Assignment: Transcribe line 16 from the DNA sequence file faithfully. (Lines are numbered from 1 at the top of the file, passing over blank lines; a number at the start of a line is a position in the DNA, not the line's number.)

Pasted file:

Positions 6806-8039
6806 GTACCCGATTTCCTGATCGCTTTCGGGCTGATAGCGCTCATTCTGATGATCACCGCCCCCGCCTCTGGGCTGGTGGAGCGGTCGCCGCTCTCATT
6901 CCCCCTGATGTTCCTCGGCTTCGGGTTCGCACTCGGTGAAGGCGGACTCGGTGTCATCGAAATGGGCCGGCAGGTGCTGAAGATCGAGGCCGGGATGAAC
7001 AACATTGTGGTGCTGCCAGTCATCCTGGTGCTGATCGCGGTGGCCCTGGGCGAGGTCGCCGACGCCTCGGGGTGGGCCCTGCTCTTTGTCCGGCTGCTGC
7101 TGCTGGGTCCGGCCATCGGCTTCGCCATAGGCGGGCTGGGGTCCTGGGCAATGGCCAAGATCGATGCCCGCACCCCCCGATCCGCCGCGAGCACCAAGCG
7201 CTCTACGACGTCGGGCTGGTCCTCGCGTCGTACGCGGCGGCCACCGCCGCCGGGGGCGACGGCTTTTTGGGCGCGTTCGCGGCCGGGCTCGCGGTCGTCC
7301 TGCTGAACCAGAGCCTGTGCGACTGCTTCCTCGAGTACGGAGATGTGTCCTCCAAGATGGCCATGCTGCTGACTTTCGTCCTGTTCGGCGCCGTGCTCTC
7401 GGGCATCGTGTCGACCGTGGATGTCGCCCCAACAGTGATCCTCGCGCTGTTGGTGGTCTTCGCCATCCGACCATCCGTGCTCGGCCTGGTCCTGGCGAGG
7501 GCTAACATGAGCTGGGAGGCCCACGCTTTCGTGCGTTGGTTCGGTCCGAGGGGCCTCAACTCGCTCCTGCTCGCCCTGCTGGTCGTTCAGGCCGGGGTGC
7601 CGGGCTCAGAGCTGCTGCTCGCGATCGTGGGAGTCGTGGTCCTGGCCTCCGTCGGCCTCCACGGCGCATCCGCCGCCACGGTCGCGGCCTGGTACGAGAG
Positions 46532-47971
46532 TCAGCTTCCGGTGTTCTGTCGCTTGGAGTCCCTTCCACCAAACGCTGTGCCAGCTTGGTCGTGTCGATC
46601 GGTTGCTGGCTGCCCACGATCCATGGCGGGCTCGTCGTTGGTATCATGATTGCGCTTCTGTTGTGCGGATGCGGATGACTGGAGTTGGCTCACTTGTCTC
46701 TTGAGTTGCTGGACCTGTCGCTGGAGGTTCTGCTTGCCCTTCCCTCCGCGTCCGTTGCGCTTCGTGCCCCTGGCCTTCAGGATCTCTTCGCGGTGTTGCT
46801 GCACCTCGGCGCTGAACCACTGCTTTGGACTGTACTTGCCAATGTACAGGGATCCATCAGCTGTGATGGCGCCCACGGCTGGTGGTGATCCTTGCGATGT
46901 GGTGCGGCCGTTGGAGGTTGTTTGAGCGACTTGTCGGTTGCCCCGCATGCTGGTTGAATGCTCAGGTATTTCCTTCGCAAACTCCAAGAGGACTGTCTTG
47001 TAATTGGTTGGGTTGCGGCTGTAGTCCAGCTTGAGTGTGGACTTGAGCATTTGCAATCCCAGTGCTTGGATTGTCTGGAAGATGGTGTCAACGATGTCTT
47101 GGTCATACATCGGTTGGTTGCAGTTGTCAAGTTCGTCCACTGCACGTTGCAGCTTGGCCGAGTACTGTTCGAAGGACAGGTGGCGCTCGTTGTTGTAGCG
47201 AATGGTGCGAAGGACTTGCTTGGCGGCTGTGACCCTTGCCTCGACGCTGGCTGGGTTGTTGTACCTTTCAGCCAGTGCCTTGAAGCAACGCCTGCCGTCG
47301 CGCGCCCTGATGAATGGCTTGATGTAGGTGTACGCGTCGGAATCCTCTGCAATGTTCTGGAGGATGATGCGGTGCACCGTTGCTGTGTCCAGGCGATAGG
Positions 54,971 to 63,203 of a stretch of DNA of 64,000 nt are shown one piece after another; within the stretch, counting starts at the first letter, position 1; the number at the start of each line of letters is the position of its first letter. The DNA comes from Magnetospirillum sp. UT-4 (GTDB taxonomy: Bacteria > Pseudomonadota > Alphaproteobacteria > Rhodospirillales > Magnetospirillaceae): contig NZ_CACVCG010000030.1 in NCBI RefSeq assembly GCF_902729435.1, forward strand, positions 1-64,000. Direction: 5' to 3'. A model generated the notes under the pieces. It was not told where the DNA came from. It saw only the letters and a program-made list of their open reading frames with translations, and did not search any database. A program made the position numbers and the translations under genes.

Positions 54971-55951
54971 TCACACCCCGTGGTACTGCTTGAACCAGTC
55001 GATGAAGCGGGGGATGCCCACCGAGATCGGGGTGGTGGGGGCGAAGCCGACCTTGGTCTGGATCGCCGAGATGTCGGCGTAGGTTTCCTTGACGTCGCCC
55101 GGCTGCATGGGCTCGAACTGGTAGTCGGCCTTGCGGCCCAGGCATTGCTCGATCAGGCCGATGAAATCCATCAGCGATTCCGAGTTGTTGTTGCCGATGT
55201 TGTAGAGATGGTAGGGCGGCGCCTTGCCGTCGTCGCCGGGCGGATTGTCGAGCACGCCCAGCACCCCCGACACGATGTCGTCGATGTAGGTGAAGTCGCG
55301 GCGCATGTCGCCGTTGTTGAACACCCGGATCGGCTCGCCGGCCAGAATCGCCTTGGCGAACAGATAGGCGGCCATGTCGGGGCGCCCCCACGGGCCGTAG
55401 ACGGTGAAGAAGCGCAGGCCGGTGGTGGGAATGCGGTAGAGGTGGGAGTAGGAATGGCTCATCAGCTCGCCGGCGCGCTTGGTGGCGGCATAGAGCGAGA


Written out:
46901 GGTGCGGCCGTTGGAGGTTGTTTGAGCGACTTGTCGGTTGCCCCGCATGCTGGTTGAATGCTCAGGTATTTCCTTCGCAAACTCCAAGAGGACTGTCTTG